• reports from other sources, for example, customer feedback, other relevant information from external parties, and supplier ratings;
    • computerized databases and websites.

    Without training in these techniques, weaknesses and non-compliances will likely be left undetected and found subsequently by external auditors.


    ISO 14001 Internal Auditor Certification Course button


    Reason 5: To Harvest Improvement Suggestions

    Internal audits offer convenient and relaxed opportunities for personnel at all organizational levels and functions to point out defects in systems and procedures.  They also suggest many minor improvements (and occasionally major improvements) to management systems.

    By capturing, reviewing, and implementing these suggestions, you help ensure the robustness of the QMS/EMS.  Every non-conformance avoided represents a real saving of time, money, and other resources.

    Consider for a moment how much better your internal audits would be in gathering interview evidence and in identifying improvement opportunities if they followed the following 5-step guide:

    1. Begin with Open Questions (as in 'open-ended' - What is the role of your functionHow do you do that?)
    2. Ask Specific Questions to get specific information (Which lot numbers were involved?)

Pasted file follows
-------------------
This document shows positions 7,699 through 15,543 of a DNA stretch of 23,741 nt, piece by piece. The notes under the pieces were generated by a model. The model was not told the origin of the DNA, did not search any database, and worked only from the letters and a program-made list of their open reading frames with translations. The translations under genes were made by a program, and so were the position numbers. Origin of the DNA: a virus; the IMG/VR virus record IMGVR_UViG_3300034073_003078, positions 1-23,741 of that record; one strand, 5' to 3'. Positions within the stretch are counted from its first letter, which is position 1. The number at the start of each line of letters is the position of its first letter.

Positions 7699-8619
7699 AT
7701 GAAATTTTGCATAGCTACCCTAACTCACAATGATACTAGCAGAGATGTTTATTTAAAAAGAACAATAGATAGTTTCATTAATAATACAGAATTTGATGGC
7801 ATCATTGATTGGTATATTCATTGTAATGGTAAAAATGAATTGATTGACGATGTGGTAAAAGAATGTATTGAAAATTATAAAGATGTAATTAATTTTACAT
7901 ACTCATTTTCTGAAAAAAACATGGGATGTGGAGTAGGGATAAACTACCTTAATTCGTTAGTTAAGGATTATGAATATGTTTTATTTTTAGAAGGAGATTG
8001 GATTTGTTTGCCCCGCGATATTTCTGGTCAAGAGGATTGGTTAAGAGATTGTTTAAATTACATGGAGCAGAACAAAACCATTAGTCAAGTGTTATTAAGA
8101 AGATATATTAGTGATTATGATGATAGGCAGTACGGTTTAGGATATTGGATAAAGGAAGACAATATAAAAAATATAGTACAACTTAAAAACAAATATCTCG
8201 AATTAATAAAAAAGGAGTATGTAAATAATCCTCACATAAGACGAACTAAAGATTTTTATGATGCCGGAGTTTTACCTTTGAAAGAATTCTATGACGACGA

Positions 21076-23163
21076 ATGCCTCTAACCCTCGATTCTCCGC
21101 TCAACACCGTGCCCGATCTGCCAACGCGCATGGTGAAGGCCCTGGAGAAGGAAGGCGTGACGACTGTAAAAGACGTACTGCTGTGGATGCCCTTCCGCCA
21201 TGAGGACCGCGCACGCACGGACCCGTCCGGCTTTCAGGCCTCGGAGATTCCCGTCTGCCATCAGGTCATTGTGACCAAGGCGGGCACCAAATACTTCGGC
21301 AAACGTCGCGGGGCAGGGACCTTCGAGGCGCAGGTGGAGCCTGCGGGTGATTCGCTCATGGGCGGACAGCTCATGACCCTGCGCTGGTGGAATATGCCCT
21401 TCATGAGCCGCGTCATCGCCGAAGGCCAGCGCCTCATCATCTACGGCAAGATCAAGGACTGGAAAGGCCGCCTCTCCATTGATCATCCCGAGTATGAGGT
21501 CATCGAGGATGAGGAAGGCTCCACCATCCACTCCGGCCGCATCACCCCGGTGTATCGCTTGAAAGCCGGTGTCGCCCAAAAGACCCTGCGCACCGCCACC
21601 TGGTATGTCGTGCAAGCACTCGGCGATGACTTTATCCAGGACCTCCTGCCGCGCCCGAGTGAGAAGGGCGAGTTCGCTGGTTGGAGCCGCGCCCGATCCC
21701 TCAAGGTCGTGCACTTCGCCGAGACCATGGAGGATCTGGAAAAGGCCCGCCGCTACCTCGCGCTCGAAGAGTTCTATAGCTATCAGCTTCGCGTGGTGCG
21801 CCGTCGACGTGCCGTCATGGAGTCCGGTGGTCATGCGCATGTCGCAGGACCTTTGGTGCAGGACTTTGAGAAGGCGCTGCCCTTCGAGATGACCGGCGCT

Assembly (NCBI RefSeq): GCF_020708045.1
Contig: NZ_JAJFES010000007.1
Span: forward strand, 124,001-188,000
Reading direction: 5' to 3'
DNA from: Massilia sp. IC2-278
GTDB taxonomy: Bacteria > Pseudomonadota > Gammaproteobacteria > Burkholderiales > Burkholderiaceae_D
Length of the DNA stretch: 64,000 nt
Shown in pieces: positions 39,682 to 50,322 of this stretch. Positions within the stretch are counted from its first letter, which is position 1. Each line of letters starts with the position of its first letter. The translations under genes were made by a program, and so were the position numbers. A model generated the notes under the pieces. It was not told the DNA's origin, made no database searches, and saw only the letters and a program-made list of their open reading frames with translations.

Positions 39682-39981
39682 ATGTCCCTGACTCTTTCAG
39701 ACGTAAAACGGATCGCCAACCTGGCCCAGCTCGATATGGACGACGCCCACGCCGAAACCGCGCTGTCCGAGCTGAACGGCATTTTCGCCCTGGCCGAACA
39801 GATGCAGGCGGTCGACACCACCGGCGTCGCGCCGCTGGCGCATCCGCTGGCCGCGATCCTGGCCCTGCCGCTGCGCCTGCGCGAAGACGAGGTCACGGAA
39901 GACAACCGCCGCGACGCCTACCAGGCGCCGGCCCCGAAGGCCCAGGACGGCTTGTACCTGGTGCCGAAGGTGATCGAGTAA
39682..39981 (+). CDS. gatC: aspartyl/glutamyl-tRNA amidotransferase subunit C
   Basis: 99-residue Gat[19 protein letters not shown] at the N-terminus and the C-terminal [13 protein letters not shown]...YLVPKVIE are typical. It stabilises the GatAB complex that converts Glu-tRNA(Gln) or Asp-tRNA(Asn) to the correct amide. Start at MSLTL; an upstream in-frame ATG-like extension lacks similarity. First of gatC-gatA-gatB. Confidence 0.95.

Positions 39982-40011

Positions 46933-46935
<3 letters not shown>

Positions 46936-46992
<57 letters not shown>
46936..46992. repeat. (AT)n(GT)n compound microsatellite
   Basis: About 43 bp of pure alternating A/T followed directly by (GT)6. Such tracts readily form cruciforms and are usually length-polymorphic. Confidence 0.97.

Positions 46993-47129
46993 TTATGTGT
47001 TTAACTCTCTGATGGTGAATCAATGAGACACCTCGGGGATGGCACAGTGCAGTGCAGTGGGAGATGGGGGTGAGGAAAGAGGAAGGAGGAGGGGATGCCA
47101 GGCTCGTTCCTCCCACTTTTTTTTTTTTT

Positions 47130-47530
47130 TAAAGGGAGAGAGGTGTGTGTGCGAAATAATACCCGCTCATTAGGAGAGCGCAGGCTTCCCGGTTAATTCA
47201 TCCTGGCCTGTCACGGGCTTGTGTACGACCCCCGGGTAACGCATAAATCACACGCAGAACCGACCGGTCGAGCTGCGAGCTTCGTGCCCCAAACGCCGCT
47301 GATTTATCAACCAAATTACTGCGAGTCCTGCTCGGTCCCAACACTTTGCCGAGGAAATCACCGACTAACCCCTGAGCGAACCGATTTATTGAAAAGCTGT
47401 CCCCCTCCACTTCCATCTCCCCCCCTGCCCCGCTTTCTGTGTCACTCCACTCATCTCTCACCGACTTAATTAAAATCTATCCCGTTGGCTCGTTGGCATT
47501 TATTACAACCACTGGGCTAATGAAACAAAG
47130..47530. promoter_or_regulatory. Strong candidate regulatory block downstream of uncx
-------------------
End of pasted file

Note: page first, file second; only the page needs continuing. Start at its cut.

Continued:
3. Ask 'What-if' Questions to get more information on a topic.
    4. Ask to see the records, documents & other evidence
    5. Listen; don't talk except to ask questions or paraphrase answers.  Only with trained internal auditors familiar with these methods can your organization benefit.

    Here's what you should do...

    We would suggest that formal ISO 9001 internal auditor training and/or formal ISO 14001 internal auditor training (with certification examinations) is the best approach in:

    1.  ensuring the competency of internal auditors and

    2.  maximizing the potential benefit arising from the internal auditing process, which process you cannot be avoided.

    Of course, we have a vested interest; we are an online ISO Auditor Training Company, after all.  However, that doesn't mean that everything stated above isn't absolutely true!


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    Click on the image thumbnail to see the image in full size, or click the button on the other side to go to our ISO auditor overview page to learn more about our courses.


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    Written by Dr John FitzGerald

    Director & Founder of deGRANDSON Global. Spent 15 years in the manufacturing industry and 25 years training, consulting & auditing management systems